Repeated, suspicious deaths from taser strikes have shocked Canada’s public conscience even while Taser International claims their product has saved 4,000 Canadian lives. However, at least eight lives have been lost in Canada due to Taser shocks while under the influence of cocaine or alcohol.
British Columbia: On 19 April 2003, Terry Hanna, aged 51, died shortly after he was shot with a Taser by Burnaby RCMP officers.
Yukon Territories: In September 2003, Clark Whitehouse, aged 34, died after he was shocked with a Taser by Whitehorse RCMP officers.
Alberta: On March 23 2004, Perry Ronald died after being shot with a Taser by officers from Edmonton Police Department. An autopsy failed to determine a cause of death.
British Columbia: On 1 May 2004, Vancouver police shot 25-year-old Roman Andreichikov with a Taser as he lay on the floor in his apartment.
Ontario: May 13, 2004, Peter Lamonday, a 33-year-old landscape worker, died approximately twenty minutes after London Police Service (LPS) officers pepper-sprayed him, punched him in the face, and then Tasered him a number of times.
British Columbia: 23 June 2004, Robert Bagnall, aged 54, died shortly after being shocked with a Taser by Vancouver police officers.
Ontario: 17 July 2004, Jerry Knight, a semi-professional 29-year-old boxer, was pronounced dead on arrival at hospital after being subdued with a Taser by officers from Peel Region Police Department.
Ontario: 8 August 2004, Samuel Truscott, 43, died after he was pepper-sprayed and shocked with a Taser by Kingston police officers.
Blame it on drugs
These deaths excited a brief flurry of showy soul searching by Canadian authorities. In the end, the cases concluded with obvious similarities. All of the victims were high on cocaine, and all of their deaths were blamed not on the 50,000-volt blasts they received but on the drugs. Such were the separate conclusions of Ontario Chief Coroner Jim Cairns and BC Chief Coroner Terry Smith in August of 2004, months before Smith, for one, was expected to complete his inquest.
By September 2004, Victoria Police Chief Paul Battershill released his interim Taser technology review, ordered by the BC Police Complaints Commission in response to Robert Bagnall’s death. Yet the report only added to the growing number of law enforcers pointing the finger at drugs — or, more specifically, “excited delirium”, which in laymen’s terms means the victims struggled to death because they were mentally ill or high on drugs.
Although Chief Battershill’s report predictably found tasers not guilty of causing the deaths, it also painted a rather disturbing picture of taser abuse by Canadian police. The reader of the dry, self-absolving paper learns, for example, that Canadian police voluntarily told Taser International that they used stun guns at least 60 times against people who offered nothing more than “passive resistance”. The report defines passive resistance as when “subjects … do not do anything to actively hinder police, but they are passively non-compliant. Protestors at a ‘sit-in’ provide an example of this level of resistance.”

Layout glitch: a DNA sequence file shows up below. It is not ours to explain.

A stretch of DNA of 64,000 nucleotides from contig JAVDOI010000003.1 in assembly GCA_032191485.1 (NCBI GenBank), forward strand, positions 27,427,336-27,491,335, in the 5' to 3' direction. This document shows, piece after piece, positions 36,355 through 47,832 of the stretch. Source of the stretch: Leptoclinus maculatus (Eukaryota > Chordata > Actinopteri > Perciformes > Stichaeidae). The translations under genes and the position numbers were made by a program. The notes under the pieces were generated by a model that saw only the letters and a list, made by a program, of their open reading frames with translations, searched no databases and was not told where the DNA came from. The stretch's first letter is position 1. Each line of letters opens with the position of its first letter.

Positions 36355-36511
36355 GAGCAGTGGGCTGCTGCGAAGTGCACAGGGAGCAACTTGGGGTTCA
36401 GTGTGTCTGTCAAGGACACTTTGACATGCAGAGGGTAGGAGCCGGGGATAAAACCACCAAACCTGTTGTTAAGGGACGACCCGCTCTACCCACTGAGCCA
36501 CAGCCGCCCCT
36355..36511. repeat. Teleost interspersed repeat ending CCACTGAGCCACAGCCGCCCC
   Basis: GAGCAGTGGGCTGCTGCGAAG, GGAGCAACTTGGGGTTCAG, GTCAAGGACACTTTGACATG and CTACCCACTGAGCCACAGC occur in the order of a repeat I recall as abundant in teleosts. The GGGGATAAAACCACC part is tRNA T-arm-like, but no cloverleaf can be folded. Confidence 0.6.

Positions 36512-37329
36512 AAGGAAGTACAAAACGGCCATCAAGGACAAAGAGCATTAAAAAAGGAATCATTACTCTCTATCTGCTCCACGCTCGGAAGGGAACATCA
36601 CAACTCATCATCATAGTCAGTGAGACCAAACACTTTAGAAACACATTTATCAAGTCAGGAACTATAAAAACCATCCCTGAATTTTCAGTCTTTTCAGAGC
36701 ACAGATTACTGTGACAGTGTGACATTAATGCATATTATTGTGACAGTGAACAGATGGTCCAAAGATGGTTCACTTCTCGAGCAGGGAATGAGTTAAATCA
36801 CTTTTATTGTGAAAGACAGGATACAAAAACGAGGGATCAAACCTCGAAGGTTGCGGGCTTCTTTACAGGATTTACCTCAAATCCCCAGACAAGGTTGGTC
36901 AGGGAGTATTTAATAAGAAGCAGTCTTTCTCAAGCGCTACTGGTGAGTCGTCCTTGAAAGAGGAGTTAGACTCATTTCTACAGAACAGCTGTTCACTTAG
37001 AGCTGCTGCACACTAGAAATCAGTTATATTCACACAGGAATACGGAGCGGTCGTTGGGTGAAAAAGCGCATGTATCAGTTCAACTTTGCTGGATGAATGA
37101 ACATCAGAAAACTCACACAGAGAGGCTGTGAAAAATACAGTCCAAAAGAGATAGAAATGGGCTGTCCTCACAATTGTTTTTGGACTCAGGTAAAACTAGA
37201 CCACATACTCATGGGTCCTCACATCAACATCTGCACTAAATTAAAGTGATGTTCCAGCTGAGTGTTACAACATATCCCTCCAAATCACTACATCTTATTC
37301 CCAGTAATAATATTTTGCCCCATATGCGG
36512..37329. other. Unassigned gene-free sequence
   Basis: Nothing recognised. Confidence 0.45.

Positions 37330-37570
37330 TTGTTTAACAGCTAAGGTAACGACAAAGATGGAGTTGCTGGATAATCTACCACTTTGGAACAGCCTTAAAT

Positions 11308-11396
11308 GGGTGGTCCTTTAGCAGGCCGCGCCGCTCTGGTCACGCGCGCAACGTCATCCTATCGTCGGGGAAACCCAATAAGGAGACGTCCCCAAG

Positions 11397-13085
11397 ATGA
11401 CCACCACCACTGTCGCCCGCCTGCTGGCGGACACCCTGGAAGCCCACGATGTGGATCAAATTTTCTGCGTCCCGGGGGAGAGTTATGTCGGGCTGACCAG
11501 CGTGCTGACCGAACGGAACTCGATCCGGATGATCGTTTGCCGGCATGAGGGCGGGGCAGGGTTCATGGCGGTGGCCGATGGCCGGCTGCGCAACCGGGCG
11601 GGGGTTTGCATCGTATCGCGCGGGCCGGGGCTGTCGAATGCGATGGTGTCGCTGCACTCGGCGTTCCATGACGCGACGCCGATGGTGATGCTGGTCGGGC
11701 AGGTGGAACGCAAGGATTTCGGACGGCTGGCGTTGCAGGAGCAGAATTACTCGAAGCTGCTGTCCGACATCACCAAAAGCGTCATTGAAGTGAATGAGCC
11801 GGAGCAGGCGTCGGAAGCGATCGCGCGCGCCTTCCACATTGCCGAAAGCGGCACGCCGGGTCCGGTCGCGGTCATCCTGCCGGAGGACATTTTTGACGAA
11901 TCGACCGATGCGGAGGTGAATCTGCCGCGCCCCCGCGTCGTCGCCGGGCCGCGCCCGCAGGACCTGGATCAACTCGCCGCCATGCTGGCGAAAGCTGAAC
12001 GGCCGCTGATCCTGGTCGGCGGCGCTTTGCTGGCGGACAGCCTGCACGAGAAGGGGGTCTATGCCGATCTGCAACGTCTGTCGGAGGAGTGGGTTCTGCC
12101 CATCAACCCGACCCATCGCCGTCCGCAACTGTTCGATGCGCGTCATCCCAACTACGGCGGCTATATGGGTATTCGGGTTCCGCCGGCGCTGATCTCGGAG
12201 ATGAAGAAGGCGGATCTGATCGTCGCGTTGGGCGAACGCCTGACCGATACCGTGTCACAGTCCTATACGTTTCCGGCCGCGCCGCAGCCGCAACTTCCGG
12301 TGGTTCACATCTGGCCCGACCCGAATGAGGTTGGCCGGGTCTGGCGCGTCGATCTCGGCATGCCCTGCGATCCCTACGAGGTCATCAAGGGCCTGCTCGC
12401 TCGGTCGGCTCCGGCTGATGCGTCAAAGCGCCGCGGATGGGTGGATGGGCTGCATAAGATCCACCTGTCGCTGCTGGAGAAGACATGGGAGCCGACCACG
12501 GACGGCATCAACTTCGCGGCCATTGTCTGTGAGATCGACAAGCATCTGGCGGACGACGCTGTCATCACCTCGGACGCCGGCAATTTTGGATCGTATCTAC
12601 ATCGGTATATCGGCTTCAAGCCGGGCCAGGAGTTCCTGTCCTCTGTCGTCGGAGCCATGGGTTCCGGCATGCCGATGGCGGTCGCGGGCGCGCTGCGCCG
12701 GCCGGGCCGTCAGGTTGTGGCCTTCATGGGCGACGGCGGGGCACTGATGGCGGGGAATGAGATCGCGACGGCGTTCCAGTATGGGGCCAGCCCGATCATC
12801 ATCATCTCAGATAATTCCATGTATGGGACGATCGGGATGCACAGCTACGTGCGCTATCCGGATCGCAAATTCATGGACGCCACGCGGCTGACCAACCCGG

Curiously, the report also showed that, according to voluntary reports collected by Taser International, Canadian police used their stun gun a total of 3033 times — far below the 4,000 Canadian lives Taser International claims that its product has “saved”.
Dying to save lives
Although Taser International’s figures are grossly inflated, its stun gun really would save lives if it were only used in cases where police would otherwise use a pistol.
However, Taser International’s own statistics again paint a different picture than the corporation would prefer to portray. The stats reveal that the number of times cops have used Tasers against suspects who are attempting to kill them is remarkably less than the number of times cops used Tasers against suspects who were only assaulting them. What this implies is that the more violent the offender, the more chance a cop will reach for his pistol, not his taser. Instead of creating a non-lethal alternative to shooting a bullet, the Taser has provided Canadian police with a handy way of dealing with anyone who rubs them the wrong way.
What kind of threat was British Columbia resident Clayton Willey, who in 2003 was tasered repeatedly after being handcuffed, and died — supposedly from a cocaine overdose — 20 minutes afterward? What kind of threat was Robert Thomas of BC who, in 2001, was tasered seven times on the face, kidneys, arms and hand after being held down and subdued by three RCMP officers?
Many similar cases abound, but probably the most distasteful police abuse of Tasers is political. A report by the RCMP Complaints Commission concluded that police misused Tasers against totally peaceful protestors during the 2001 Summit of the Americas in Quebec City. By 2003, RCMP were at it again. They tasered peaceful, non-aggressive Algerians staging a sit-in protest at the Minister of Immigration’s office, who were hoping to be allowed to stay in Canada.
These cases at most account for a tiny fraction of the 60 reported uses of Tasers by Canadian police against peaceful, non-violent protestors.
Probably the worst reason why police defend Tasers, despite the extensive damning evidence, is that the device provides two services that our rulers find difficult to criticize: it kills both protesters and drug users. And what better way to get rid of the liberal, open-minded people who oppose strict control and corruption? If we must face the very real threat of injury or death from those sworn to “Serve and Protect” us, peaceful protesting will surely be a thing of the past.